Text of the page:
The sternoclavicular syndrome: experience from a district general hospital and results of a national postal survey. (1/8)

OBJECTIVE: To report our local experience of the sternoclavicular syndrome and sample the experience of other rheumatologists in the UK. METHODS: We studied case records of 23 patients referred to the Southend rheumatology clinic and data obtained from a postal questionnaire survey of British rheumatologists. RESULTS: We describe 58 cases (20 males and 38 females, mean age 47.2 yr). The disease was unilateral in 40 patients. Shoulder and/or arm pain (38 cases) with limitation of shoulder movements was an important presenting feature; other presenting features were anterior chest wall pain (14 cases) and neck pain (15 cases). Peripheral joint involvement was seen in 12 cases. Skin rash was reported in 12 cases (psoriasis, 6; acne, 2; none had pustulosis). No patients had symptoms or signs of sacroiliitis, and HLA-B27 was negative in 22 out of 23 patients. 99Technetium scintiscanning showed increased uptake in the sternoclavicular region in 31/34 patients (91.1%), but not in the sacroiliac areas. Plain radiographs were abnormal in 18 cases (sclerosis, 9; erosions, 2; soft tissue swelling, 2; bony expansion, 5). CT and/or MRI scans (available in 27 cases) showed erosions in 12 and osteitis in 18. Available histology showed a variable picture, including inflammation, bone erosion, sterile osteomyelitis and fibrosis. The majority of patients (45) were treated with non-steroidal anti-inflammatory drugs: 12 received steroids and 10 received disease-modifying anti-rheumatic drugs (methotrexate, 4; sulphasalazine, 6). Follow-up information was available for 38 patients, of whom 14 became asymptomatic and 24 had chronic disease with intermittent flares. CONCLUSION: Sternoclavicular disease is not uncommon in the UK. It can present with pain in the shoulder, neck or anterior chest wall, and may be underdiagnosed. Our results do not show a link with acne or pustulosis. Features of spondyloarthropathies, such as sacroiliitis and HLA-B27 positivity, were rare in this survey.  (+info)

Sternocostoclavicular hyperostosis: its progression and radiological features. A study of 12 cases. (2/8)

Twelve cases of sternocostoclavicular hyperostosis were followed up over four to 16 years. The patients underwent repeated radiological examinations of the sternocostoclavicular joints and the sternum, and the extrasternal osseous manifestations of the disease were studied to show changes in the radiological features during long term follow up. Five of 12 (41%) patients had extrasternal manifestations. With the exception of one patient extrasternal manifestations were first detected by scintigraphs because they were asymptomatic. With respect to the sternal manifestations the initial radiological diagnosis was made during an acute phase while painful swelling over the sternum and decreased mobility of the shoulders occurred. The radiological examinations showed the signs of a proliferative destructive arthritis in most patients. In contrast with the frequent occurrences of clinical symptoms, the radiological signs of progression take several years to become detectable. There are no specific bacteriological, serological or histological findings. Usually a permanent increase in the erythrocyte sedimentation rates is found. Sternocostoclavicular hyperostosis is a slowly progressing disease, characterised by a chronic aseptic destructive sternoclavicular arthritis with a reactive low turnover sclerosis that begins in a similar way to an enthesopathy and ends after several decades with total ankylosis. The radiological identification of retrosternal proliferation of soft tissue by computed tomography was found to be a valuable criterion for the differential diagnosis from other benign hyperostotic processes of the sternoclavicular region.  (+info)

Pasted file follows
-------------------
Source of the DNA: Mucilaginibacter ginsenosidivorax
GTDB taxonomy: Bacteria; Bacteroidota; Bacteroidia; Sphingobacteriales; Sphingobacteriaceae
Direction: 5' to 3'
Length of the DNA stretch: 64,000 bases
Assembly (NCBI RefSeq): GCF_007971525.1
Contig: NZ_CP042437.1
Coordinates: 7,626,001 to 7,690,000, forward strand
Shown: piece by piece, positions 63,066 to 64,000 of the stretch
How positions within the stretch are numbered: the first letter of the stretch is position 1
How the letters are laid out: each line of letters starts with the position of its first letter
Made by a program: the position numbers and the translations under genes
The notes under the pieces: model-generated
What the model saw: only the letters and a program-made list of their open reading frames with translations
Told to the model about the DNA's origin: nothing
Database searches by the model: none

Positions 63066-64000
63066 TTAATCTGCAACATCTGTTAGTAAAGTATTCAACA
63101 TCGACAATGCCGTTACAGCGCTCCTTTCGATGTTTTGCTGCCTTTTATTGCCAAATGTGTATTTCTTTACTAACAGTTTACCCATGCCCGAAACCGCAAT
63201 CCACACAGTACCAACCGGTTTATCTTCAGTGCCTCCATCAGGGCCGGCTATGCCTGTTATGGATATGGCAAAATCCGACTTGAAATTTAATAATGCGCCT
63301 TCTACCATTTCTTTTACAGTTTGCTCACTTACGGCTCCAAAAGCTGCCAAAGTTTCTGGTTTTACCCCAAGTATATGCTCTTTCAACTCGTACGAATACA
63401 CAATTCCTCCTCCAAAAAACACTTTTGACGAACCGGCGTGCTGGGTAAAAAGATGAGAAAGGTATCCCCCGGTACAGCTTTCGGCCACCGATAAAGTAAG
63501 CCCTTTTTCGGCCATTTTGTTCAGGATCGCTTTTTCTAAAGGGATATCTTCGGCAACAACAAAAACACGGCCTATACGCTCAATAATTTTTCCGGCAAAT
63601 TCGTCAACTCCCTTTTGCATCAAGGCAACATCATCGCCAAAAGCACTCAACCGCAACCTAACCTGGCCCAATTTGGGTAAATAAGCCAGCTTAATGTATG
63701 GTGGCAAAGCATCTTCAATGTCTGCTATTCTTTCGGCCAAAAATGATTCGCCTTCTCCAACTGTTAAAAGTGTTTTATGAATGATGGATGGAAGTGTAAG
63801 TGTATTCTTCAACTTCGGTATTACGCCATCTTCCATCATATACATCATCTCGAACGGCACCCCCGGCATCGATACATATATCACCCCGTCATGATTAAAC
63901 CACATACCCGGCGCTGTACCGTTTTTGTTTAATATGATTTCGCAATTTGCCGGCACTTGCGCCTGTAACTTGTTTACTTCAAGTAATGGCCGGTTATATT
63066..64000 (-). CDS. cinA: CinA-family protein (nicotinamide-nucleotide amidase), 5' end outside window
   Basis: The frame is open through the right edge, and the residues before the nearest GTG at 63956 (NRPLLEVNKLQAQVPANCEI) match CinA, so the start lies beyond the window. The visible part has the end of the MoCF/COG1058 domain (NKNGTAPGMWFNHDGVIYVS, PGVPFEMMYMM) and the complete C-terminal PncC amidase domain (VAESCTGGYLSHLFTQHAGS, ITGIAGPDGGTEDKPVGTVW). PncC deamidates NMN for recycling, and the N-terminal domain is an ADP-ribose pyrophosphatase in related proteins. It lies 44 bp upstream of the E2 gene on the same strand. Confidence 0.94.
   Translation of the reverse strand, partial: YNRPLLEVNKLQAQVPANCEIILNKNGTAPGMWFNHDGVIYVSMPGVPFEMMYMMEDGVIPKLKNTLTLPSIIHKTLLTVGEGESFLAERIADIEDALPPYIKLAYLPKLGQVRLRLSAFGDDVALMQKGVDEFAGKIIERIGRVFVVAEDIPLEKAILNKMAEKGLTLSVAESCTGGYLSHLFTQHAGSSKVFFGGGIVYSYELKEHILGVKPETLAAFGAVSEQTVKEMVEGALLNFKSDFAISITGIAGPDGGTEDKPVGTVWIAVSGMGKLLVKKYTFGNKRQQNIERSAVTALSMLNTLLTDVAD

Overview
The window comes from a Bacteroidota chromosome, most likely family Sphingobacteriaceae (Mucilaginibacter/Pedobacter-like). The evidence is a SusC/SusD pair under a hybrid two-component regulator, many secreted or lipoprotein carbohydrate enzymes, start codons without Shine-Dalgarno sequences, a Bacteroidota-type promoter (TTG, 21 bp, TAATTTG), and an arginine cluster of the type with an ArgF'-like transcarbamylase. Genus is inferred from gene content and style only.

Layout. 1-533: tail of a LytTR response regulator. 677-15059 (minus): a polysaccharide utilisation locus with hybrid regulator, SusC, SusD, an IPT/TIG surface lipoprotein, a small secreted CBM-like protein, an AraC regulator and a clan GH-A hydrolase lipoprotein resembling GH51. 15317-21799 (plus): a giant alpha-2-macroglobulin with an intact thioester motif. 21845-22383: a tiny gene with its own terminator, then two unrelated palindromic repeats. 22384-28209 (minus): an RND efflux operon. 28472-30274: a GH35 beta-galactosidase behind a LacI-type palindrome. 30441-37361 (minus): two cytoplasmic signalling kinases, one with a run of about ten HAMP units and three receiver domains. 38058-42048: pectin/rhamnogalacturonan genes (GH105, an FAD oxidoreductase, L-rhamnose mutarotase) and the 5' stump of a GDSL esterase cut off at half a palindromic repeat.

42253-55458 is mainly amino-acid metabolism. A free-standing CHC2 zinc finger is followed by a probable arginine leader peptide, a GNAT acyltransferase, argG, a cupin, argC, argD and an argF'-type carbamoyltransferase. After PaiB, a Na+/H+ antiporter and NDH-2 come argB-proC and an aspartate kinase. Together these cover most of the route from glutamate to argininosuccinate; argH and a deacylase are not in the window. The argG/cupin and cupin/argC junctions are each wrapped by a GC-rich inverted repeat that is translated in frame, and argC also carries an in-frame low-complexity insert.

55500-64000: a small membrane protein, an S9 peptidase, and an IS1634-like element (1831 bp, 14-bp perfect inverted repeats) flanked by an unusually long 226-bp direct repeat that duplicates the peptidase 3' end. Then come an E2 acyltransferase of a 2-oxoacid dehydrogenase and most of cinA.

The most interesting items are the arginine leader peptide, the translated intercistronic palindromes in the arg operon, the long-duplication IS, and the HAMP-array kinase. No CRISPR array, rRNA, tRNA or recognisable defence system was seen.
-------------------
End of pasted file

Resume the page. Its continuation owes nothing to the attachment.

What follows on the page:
In SAPHO syndrome anti-TNF-alpha therapy may induce persistent amelioration of osteoarticular complaints, but may exacerbate cutaneous manifestations. (3/8)